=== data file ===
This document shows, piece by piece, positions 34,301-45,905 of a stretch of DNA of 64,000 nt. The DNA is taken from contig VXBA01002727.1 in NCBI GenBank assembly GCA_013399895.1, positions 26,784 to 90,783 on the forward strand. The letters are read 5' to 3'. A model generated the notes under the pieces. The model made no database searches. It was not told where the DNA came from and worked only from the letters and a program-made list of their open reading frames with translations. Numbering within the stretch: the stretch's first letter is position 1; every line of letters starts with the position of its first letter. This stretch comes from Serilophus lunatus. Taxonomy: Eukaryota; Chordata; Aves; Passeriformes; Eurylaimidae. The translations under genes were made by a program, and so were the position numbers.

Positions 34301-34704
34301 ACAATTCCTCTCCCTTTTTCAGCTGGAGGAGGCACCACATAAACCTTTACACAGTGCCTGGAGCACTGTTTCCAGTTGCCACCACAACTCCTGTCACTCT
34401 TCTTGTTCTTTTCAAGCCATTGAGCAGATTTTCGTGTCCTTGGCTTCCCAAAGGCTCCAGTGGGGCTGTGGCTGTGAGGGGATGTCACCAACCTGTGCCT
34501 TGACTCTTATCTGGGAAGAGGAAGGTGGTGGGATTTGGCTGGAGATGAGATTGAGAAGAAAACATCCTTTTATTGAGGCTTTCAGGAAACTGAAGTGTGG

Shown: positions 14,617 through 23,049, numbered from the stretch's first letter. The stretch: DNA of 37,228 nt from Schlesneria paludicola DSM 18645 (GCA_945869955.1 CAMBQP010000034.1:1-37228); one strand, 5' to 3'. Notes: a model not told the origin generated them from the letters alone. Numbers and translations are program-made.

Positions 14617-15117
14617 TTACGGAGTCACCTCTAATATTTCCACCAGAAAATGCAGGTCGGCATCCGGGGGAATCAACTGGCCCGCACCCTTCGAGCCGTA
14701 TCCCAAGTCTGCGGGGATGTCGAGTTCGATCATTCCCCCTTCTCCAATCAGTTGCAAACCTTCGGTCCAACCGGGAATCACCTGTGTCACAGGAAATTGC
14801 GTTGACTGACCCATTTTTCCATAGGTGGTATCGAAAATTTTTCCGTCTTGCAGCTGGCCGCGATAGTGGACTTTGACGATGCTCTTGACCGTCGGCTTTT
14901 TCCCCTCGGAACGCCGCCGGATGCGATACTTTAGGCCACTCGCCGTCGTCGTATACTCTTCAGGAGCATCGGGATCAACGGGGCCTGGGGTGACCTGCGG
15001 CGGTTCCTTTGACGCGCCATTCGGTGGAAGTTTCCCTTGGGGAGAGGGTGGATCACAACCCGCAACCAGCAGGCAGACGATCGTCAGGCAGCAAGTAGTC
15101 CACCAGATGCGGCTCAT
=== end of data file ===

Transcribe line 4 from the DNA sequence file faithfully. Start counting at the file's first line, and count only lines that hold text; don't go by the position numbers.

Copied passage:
34401 TCTTGTTCTTTTCAAGCCATTGAGCAGATTTTCGTGTCCTTGGCTTCCCAAAGGCTCCAGTGGGGCTGTGGCTGTGAGGGGATGTCACCAACCTGTGCCT